Staying at home (involuntarily) has opened my eyes to the scores of food delivery options which I would not have otherwise known if I had continued to eat out. Just yesterday, I had the luxury of relishing a spread of Japanese food on my dining table without stepping out of my house because Sushi Delivery made it possible 🙏🏻
Not like any other sushi joint…
An adopter of the virtual kitchen concept, Sushi Delivery debunks the notion that takeaway foods are of inferior quality with little to no nutritional value by procuring ingredients from Japanese sources and staying true to traditional preparation methods for their sashimi.
Let’s begin with the promised taste: the flavour and texture of the fish is preserved through the employment of the ikejime technique which involves disrupting its brain and spinal cord to mitigate all the effects of biochemical reactions, thus allowing the flesh to develop an umami dimension. Since the fish is sourced only from ikejime-trained suppliers in – where else – Hokkaido and Tsukiji, you can be assured that only the freshest, high-grade catch is used for your sashimi to give the soft, melt-in-your-mouth goodness in every bite.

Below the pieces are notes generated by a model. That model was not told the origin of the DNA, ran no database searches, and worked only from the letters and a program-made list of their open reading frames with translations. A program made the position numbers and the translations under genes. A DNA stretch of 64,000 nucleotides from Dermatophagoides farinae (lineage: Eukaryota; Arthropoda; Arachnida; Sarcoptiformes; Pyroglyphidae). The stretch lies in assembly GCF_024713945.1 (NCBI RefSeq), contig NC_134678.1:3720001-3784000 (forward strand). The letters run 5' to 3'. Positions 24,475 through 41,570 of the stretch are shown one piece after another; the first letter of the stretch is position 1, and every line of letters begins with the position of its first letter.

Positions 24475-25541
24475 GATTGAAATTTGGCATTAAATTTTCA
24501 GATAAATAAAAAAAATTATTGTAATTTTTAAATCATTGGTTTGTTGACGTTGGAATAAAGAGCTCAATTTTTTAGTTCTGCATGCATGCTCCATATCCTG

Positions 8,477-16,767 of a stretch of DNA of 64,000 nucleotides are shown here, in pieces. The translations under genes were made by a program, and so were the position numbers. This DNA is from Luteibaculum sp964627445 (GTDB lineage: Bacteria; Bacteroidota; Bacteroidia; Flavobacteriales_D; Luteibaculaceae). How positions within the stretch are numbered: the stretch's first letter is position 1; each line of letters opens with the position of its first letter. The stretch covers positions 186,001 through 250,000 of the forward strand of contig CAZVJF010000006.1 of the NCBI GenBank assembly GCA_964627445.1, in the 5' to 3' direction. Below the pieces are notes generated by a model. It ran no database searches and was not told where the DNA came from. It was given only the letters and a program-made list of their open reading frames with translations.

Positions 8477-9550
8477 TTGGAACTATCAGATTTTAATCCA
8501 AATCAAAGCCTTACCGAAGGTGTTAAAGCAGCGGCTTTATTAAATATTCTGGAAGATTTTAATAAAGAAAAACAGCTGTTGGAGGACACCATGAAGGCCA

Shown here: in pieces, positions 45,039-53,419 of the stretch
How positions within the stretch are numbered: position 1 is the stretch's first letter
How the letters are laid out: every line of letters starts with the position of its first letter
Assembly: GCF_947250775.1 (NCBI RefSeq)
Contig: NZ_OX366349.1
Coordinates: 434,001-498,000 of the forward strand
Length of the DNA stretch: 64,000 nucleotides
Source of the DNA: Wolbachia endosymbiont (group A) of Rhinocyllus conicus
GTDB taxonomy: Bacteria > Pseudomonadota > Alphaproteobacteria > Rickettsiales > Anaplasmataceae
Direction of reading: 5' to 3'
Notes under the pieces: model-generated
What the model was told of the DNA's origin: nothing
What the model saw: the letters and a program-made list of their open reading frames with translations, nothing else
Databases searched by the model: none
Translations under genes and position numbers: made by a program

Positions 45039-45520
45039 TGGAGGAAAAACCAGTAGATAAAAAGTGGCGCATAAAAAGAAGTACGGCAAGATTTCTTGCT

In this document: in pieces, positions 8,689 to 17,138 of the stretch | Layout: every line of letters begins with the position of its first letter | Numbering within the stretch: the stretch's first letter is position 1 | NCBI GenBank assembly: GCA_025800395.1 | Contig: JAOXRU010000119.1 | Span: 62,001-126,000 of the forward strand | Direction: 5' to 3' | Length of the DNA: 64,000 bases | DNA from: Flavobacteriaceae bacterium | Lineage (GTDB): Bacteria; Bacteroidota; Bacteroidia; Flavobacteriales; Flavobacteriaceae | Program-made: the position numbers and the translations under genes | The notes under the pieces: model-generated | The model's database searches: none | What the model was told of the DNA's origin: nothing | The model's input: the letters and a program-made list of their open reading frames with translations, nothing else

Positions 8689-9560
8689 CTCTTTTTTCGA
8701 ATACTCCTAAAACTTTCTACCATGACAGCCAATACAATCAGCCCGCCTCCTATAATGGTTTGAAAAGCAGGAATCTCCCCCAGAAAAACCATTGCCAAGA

The sushi-meshi (sushi rice) is made of premium Japanese shortgrain obtained directly from Miyagi prefecture – a place famous for its fertile environment that enables rice paddies to flourish. The rice is processed and packaged in the same year in which it was harvested (“shinmai”) to retain its moisture and flavour, that’s why it has a more glutinous, sticky and plump texture when cooked.
Committed to beating the clock…